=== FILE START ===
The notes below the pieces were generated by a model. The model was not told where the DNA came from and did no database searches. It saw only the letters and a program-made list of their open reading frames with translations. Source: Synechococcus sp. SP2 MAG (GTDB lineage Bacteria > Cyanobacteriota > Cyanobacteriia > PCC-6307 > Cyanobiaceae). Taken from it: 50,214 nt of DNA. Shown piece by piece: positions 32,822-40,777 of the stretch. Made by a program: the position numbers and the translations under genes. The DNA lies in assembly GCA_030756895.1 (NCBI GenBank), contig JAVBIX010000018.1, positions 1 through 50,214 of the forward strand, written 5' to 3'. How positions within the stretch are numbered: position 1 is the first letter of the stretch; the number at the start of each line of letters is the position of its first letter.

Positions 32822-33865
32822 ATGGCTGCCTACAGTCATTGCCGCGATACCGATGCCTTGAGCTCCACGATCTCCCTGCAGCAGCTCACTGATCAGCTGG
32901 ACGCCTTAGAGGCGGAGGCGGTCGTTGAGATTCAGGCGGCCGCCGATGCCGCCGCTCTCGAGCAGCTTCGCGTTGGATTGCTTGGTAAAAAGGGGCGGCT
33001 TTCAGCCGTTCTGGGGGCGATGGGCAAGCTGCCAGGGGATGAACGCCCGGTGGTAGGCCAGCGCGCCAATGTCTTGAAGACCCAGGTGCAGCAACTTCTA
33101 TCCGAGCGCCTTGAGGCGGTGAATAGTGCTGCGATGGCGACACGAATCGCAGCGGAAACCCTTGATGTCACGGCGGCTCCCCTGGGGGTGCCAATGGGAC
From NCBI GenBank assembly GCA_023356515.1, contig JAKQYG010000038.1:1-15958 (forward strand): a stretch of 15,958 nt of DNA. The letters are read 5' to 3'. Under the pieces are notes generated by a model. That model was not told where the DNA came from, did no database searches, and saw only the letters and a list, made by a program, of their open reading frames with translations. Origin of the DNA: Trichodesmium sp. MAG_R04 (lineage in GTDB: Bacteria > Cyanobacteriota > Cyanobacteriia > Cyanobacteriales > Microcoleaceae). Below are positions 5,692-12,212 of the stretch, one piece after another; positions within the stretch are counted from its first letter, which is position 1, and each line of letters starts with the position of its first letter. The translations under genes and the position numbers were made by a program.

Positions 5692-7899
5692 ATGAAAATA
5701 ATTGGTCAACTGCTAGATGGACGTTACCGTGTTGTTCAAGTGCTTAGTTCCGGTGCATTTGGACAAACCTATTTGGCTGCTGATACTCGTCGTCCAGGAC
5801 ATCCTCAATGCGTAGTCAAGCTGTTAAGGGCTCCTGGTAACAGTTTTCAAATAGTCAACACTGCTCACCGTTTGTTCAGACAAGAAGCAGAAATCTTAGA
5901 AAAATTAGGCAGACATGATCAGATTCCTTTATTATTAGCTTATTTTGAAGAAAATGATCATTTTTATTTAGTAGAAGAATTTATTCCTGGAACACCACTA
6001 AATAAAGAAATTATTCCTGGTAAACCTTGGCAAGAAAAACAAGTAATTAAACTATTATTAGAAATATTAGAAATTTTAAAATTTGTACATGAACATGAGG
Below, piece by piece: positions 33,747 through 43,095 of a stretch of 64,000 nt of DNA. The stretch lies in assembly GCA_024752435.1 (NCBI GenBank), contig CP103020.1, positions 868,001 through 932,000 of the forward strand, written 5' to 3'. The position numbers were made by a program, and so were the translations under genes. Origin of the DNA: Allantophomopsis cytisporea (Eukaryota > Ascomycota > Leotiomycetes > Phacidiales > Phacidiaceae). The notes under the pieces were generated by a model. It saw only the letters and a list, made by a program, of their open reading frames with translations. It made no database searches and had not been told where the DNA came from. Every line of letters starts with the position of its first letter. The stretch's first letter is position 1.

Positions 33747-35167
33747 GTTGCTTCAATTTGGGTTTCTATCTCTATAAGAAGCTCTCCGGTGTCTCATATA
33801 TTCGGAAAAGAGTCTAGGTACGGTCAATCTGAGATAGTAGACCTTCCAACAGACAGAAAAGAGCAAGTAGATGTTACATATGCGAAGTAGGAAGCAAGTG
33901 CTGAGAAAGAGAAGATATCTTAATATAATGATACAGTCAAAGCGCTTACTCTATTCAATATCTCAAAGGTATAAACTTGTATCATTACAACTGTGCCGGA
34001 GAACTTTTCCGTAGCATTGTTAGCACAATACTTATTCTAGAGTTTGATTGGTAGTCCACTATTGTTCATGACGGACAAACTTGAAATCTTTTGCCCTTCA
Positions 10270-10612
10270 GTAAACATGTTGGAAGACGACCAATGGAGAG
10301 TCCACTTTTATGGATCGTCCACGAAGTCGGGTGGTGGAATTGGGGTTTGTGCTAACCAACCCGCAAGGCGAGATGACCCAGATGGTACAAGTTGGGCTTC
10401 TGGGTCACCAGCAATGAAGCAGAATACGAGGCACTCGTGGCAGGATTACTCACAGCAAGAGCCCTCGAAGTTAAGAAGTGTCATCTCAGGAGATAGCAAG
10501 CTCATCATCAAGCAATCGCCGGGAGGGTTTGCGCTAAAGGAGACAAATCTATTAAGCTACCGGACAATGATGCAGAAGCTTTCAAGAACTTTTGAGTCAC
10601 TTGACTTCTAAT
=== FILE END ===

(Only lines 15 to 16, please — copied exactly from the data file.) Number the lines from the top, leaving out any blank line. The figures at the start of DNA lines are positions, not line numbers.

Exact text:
Positions 33747-35167
33747 GTTGCTTCAATTTGGGTTTCTATCTCTATAAGAAGCTCTCCGGTGTCTCATATA